With his aggressive honky-tonk sound, Webb Pierce songs were a hit right out of the box.
Pierce, who was a former salesman moonlighting from time to time to sing country music, had an amazing ear for picking out good tunes. The honky-tonk crowds who turned out at places where Pierce played were delighted by the dancing songs he chose. But more incredibly, they liked the man who sang those songs.
Despite music purists thinking Pierce’s singing technique was painful, the Louisiana native caught the attention of the Louisiana Hayride talent scouts. They knew they had found a performer who would represent them well. Little did they know that this salesman would eventually turn out to be one of the most popular and successful recording artists in country music history.
So, let’s go back down memory lane and play through some of Webb Pierce‘s best hits.
1. In the Jailhouse Now
“In The Jailhouse Now” has been covered many times, but it’s usually credited to Jimmie Rodgers. Artists who have sung it include Ernest Tubb, Johnny Cash, among others – but the best-known version of the song after Rodgers was by Pierce. He took the country ballad on top of the charts in 1955 and kept that spot for twenty-one remarkable weeks, making it the third song in the chart’s history to spend as long. Florida Georgia Line’s “Cruise” beat the record in 2013.
The song was one of Pierce’s more successful singles, reigning at the top of Billboard’s Best Sellers in Stores country chart for seventeen weeks. But more than its commercial success, “Slowly” was incredibly influential in country music history. It’s actually the first – and perhaps the most successful song to date – to feature a pedal steel guitar.
It came courtesy of legendary musician Bud Isaacs, who revealed that he was paid $41 to perform on the country ballad – yet his contribution to the song was beyond measure.
3. I Ain’t Never
This song has an exciting story to tell! It was co-written by Mel Tillis and Pierce. However, Tillis said he actually wrote the song himself. But when he pitched the song to Pierce, he fell in love with the pair of boots the honky-tonk vocalist was wearing – so he agreed to credit Pierce as a co-writer in exchange for that footwear. “Them old boots cost me over eight hundred thousand dollars,” Tillis said, talking about the royalties.
4. There Stands the Glass
Pierce finds himself drinking to forget a love affair gone wrong in “There Stands the Glass.” The problem was that drinking songs sounded scandalous in the 1950s. Pierce and his record label hesitated to record it due to the possibility that it might be banned and create enough bad publicity to kill his career.
Yet, Pierce felt the song was much too good to simply file away. So, he cut it and broke down a country music taboo.
5. I Haven’t Got The Heart
Co-written by Pierce, the song tells the story of a man who fell out of love with his wife. He wants to start a new life without her, but he lacks the courage to tell her that he’s no longer in love with her. Unlike most of Pierce’s songs, the poignant ballad actually begins with a piano intro rather than a traditional fiddle.
6. More And More
Not only did “More and More” reach No. 1 on the country charts, but it also crossed over to the pop chart, peaking at No. 22. The song finds Pierce moving on from a previous relationship, with each day passing by helping him forget the past.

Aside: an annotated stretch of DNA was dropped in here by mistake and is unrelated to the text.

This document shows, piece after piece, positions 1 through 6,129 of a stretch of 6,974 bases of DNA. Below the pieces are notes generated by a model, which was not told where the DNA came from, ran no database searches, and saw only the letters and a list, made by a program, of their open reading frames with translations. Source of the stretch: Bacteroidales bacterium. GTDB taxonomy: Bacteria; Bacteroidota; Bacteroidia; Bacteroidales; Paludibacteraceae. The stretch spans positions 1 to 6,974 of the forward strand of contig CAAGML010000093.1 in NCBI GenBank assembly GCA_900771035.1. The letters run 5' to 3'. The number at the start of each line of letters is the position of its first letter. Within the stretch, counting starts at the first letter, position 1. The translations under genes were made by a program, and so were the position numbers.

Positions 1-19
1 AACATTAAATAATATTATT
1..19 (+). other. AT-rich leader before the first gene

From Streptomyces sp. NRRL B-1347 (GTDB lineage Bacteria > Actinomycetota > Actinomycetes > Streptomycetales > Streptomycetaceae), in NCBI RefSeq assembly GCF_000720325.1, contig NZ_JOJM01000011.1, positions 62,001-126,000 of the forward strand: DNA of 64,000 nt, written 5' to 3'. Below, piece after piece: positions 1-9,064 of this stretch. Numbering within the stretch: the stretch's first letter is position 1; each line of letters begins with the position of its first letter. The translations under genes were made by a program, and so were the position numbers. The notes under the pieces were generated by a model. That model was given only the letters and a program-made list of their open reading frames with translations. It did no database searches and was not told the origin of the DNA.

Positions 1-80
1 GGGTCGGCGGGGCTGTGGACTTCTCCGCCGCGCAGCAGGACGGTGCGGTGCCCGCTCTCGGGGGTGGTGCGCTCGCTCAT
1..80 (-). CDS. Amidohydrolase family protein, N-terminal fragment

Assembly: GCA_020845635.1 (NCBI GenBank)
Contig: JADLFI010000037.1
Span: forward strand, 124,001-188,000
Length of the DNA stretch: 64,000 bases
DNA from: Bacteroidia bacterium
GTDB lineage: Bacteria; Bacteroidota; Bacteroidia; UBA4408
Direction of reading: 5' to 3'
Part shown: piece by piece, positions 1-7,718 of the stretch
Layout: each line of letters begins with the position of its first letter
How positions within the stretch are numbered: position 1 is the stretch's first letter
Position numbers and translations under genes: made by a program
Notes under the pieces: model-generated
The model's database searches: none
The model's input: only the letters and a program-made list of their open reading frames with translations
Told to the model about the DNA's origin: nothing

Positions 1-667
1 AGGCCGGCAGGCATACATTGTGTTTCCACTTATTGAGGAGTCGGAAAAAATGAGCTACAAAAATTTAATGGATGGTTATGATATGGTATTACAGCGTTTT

7. Back Street Affair
The song was first offered to Hank Williams, but a song about a husband that’s gone wrong was a little risky at that time. So, Williams’s team did not allow him to record it. But while he was singing it on his early morning radio show, it caught the attention of Pierce, who cut the song and brought it to the top of the charts.
8. Honky Tonk Song
This song has been included in several albums and compilations of Pierce’s music. It tells the story of a man renting a cheap motel room. He had trouble sleeping because of the band in the joint downstairs that kept on playing with a honky tonk beat, shaking his bed.
9. I Don’t Care
Though Pierce didn’t actually write this song, he received credit as one of the songwriters for providing the title to Cindy Walker, and she composed it from there. The country ballad became a massive hit in 1982 for country singer Ricky Skaggs.
Though the Riverside Ramblers was the first to record the “Wondering,” it’s best known for the version recorded by Pierce. It became his first No. 1 hit on Billboard’s Country & Western Records Most Played By Folk Disk Jockeys.
11. Love, Love, Love
This love song, about a man head over heels in love with a woman whose two brown eyes sparkle love, became a massive hit for Pierce in 1955.
12. Why Baby Why feat. Red Sovine
Originally recorded by George Jones, the song became the Possum’s first hit after several unsuccessful singles, reaching No. 4 on the country charts. Pierce and Red Sovine blunted that progress when their duet reached No. 1 on the chart.
13. It’s Been So Long
The single about saying goodbye, making him lonely night and day, became Pierce’s fourth No. 1 on the country charts, staying at the top spot for six weeks.
14. Honey (Open That Door)
Though this is a non-charted single by Pierce, it is one of his most notable songs. Skaggs released his version a decade later and took it to the No. 1 spot on the country chart.
15. Crying Over You
Another poignant ballad released by Pierce, the song spent a remarkable seventeen-week streak on Billboard’s Country and Western Jockey Chart at No. 3. It also ranked No. 31 on Billboard’s year-end Country and Western chart in 1958.
More Webb Pierce Songs From a Legendary Man
Truly, Webb Pierce left us some of the most memorable and extraordinary songs. Keep on scrolling below to find out more of his hits.
How about you? Which among these Webb Pierce songs are your favorite?